That's what I got anyway. I agree with a lot of what was being said there with Jeff keeping it short and simple and managing to fit 2 Live Crew into it. On the talks themselves, I felt as though it was a victory considering they are now willing to do an actual study on Video Games and violence without just blaming them without any reason. That seems like a step forward, a short one but still.

That is one long article

#12 Posted by phrali (677 posts) -

the argument that video games may help someone become a more efficient killer.... When i was a boy scout in the late 80s, i learned to shoot a rifle accurately at a distant target. We all did, it was a group activity. Then we made candles out of coffee cans and decorated them. No one is talking about the issue of teaching children how to hit a silhoutte target in the head, but call of duty is somehow a problem. Im just saying.

#13 Edited by mwng (1031 posts) -
@BillyTheKid: Don't worry, I'll try not to hold the fact you're American against you :D
But if you want my take; I think people will always find a reason to kill each other, it seems time/money would be better spent making this more difficult, rather than hopelessly trying to coral the reasons.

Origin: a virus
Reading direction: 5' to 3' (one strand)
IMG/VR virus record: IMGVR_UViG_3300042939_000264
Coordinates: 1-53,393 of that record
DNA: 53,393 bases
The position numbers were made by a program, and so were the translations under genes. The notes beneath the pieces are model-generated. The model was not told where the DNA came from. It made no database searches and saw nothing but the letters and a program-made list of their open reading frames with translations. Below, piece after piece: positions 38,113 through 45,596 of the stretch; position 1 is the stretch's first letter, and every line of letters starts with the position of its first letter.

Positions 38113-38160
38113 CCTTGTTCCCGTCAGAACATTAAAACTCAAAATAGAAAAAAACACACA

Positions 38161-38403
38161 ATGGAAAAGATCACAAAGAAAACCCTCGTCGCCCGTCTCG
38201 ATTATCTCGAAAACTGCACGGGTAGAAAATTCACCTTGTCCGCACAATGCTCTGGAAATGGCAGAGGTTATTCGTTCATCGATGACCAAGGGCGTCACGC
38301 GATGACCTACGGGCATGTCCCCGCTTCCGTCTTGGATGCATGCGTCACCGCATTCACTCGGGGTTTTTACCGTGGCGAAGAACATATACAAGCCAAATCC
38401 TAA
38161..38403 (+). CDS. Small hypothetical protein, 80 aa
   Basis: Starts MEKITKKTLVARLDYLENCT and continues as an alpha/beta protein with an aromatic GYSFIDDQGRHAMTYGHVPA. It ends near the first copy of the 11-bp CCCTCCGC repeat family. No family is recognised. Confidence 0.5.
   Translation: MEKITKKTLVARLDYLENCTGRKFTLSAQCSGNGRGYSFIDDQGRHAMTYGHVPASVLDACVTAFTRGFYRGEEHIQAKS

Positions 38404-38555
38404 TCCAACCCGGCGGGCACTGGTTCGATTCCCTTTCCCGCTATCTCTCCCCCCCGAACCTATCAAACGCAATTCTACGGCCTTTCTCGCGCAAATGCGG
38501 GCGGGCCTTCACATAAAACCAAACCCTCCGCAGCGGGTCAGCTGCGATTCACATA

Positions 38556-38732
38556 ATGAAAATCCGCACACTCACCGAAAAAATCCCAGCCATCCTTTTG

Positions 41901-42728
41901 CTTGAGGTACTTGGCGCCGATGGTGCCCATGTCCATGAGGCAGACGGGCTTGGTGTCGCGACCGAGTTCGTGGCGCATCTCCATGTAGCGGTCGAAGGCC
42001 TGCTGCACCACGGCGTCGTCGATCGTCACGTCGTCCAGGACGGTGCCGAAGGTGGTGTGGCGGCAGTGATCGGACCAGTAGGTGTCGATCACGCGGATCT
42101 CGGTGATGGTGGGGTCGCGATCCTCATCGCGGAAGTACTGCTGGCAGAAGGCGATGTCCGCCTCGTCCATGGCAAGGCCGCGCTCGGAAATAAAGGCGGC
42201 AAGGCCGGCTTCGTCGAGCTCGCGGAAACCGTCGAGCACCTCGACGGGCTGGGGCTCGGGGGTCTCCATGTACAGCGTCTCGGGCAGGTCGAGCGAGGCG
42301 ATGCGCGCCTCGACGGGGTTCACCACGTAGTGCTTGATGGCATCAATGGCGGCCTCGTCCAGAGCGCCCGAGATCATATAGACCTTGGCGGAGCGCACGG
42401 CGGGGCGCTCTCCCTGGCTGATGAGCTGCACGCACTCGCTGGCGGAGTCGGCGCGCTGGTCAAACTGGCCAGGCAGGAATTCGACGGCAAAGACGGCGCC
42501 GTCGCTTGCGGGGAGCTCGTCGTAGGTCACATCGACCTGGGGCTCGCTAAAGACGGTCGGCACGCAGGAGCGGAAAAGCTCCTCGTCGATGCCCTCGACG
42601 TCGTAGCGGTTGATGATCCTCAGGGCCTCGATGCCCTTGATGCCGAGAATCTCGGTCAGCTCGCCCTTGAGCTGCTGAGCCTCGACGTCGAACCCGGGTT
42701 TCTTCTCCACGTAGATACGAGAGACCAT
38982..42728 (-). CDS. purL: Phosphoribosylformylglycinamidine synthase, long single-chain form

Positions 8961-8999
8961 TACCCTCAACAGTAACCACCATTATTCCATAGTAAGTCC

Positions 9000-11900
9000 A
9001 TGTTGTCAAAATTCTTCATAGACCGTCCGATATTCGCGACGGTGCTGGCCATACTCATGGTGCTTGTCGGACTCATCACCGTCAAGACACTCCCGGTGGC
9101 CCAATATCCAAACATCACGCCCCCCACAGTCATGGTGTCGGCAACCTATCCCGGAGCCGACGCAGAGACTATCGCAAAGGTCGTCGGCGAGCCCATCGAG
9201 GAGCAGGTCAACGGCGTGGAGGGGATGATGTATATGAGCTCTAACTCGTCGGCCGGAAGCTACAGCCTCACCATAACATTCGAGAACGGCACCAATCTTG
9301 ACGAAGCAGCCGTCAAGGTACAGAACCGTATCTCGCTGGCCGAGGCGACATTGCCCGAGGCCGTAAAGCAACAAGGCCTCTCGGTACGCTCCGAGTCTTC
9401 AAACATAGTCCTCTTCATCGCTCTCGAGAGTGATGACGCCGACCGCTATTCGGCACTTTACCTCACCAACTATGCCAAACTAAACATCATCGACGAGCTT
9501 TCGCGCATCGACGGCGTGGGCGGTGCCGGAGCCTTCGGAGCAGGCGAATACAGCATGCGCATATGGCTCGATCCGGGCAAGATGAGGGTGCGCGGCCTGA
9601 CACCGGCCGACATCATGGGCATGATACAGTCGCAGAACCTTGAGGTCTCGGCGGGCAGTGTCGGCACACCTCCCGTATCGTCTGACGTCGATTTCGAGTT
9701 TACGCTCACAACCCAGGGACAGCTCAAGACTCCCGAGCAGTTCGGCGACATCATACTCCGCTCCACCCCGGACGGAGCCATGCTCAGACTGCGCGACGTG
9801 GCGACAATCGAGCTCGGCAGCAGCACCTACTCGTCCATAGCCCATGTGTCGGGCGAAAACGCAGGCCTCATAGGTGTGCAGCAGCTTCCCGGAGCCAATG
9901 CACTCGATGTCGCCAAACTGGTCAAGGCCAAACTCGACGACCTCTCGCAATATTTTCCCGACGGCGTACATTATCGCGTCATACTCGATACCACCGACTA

#14 Posted by BillyTheKid (535 posts) -

@mwng: I completely agree. Although making anything illegal does not stop people it just deters them. But gun control and things of that nature are a completely separate topic under the same general umbrella for this situation.

@phrali: I agree. The fact that many children are taught ACTUAL gun handling before they even have an idea of right and wrong could have an effect. Though I have also heard people saying that they use it to teach that guns are big and scary and kill things and not to mess with them. That was how I was taught but by my grandfather.